Award for South African Culture
The Daimler Corporate Art Department has been involved in offering and
presenting, organizing and defining promotional prizes for contemporary
art and culture since the early 1990s, always co-operating with the
local Daimler companies in South Africa, Japan and the USA.
The Daimler Award
for South African Culture, established to give young people working
creatively in the field of culture their first international exposure,
is being awarded for the seventh time since its founding in 1999.
In 2000, the first award went to the Johannesburg artist Kay Hassan.
The jazz musician Themba Mkhize won the Daimler Award in 2001, and the
artist Jane Alexander was awarded it as the Daimler Award for South
African Sculpture in 2002. Jane Alexander's impressive sculptures and
photographs were presented in Berlin in Haus Huth, as were Kay Hassan's
large-format collages, videos and installations as well as Guy Tillim's
In 2003 the Daimler
Award went to the choreographer Sbo Ndaba, and the photographer Guy
Tillim won it in 2004, followed in 2005 by Gabeba Baderoon, who accepted
the Award for South African Poetry, linked with a reading in Berlin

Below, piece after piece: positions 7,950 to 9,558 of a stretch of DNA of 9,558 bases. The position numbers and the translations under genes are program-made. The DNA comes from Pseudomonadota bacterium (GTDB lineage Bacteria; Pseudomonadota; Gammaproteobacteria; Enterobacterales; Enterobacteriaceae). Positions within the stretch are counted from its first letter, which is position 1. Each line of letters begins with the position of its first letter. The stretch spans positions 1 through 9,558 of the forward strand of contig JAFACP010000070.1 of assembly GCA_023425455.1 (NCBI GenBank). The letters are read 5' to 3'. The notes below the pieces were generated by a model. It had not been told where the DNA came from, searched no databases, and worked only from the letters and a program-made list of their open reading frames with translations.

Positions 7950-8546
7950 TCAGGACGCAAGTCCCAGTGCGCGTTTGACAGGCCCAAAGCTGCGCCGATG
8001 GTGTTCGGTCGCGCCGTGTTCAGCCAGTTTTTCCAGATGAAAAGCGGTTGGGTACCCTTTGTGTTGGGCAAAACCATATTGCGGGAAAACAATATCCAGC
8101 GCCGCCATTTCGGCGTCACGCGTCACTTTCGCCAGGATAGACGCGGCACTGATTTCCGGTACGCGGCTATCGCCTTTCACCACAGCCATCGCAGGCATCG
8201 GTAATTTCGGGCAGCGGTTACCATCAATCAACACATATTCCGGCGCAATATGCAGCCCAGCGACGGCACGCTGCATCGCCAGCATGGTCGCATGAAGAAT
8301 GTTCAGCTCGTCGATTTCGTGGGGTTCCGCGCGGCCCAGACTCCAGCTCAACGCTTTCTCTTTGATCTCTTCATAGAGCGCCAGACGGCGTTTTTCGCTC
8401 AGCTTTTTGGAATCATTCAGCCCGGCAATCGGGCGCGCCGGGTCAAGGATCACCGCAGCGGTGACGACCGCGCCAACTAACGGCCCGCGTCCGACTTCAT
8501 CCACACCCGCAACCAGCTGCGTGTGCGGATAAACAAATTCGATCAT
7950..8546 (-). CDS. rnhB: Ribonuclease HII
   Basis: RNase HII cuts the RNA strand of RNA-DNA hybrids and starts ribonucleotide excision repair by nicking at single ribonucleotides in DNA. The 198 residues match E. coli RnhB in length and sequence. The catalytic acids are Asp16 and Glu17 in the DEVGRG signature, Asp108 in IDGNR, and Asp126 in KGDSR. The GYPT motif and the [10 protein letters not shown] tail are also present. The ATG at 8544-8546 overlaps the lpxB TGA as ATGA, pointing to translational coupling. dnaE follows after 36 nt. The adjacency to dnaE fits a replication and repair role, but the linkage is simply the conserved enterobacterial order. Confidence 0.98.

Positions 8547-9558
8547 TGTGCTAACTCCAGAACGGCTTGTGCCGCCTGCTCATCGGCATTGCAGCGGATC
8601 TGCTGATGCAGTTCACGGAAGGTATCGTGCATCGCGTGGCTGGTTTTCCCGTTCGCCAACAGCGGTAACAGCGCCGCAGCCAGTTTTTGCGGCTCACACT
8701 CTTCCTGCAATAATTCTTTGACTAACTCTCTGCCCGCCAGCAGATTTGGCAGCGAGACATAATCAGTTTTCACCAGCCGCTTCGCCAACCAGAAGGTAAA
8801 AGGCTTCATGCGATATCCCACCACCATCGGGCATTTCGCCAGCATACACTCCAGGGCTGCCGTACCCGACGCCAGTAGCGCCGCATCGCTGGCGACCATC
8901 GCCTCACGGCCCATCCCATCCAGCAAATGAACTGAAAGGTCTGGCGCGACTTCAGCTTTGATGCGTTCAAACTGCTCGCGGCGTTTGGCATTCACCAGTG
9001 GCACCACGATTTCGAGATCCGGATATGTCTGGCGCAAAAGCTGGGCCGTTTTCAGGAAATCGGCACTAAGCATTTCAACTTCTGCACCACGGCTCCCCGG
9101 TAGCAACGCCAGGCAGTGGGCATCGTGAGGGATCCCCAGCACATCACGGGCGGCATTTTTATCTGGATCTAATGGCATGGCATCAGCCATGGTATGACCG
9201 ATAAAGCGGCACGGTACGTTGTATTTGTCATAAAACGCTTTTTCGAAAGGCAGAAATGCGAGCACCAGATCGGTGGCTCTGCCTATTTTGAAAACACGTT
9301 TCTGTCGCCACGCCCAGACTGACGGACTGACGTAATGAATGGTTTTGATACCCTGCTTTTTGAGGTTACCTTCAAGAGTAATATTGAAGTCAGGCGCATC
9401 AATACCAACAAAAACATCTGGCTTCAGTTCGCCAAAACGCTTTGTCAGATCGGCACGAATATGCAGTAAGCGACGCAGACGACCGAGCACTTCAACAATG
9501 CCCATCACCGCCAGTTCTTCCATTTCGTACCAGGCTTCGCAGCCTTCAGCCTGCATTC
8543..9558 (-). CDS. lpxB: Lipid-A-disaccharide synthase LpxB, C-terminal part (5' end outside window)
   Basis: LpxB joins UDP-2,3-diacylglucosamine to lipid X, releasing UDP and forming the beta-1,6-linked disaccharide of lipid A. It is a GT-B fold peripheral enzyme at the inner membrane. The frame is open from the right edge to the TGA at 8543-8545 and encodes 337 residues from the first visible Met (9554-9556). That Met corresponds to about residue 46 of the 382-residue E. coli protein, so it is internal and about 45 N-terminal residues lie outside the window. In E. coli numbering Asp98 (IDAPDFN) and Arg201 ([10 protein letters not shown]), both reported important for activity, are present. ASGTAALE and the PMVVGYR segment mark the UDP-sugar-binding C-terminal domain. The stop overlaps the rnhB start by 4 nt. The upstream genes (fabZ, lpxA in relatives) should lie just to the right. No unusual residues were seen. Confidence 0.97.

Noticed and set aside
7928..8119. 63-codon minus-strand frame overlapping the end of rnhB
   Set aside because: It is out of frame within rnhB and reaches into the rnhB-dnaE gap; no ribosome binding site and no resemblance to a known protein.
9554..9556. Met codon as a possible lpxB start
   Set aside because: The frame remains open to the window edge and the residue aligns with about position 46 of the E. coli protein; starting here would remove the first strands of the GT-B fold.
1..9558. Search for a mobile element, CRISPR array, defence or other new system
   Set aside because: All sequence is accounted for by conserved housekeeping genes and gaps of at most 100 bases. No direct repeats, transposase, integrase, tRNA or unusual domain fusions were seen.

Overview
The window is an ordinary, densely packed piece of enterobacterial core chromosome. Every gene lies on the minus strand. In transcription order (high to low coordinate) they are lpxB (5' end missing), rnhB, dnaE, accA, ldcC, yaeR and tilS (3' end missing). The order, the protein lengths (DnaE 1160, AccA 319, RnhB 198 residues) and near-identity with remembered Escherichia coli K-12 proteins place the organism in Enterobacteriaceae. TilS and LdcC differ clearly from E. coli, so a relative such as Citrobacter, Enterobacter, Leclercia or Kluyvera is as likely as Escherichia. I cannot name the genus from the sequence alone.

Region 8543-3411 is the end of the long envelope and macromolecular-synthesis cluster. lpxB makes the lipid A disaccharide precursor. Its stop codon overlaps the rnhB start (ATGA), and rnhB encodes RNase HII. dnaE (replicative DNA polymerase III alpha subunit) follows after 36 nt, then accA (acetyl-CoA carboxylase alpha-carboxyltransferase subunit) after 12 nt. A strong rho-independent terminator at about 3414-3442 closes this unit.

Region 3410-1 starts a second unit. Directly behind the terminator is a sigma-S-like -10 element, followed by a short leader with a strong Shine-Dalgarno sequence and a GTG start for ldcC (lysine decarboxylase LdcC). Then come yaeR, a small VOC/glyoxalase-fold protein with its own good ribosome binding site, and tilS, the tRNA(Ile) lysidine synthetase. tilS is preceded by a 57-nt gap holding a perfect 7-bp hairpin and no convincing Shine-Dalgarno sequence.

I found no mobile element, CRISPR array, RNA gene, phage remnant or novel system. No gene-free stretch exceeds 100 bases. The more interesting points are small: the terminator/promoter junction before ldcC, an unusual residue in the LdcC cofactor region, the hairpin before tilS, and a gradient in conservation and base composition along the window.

and a publication.
All the prize winners
were invited to Germany, and were then involved in appearances or exhibitions
in various South African cities. A first large-scale publication or
CD is part of the prize.
The eight architects
or architecture practices and their major projects from the various
South African provinces nominated for the Daimler Award for South African
Contemporary Architecture - the Award was given to Heinrich Wolff -
have been presented in 2007 in Berlin as well as in Cape Town, Pretoria,
Durban and at the Architecture Biennale São Paulo.
The Award for 2009
will be dedicated to Fashion Design. For 2010, the year of the world
soccer game in South Africa, an extensive presentation with appr. 80
nominees celebrating '10 years Daimler Award South Africa' is planned.
more information about
the Mercedes-Benz Award for South African Culture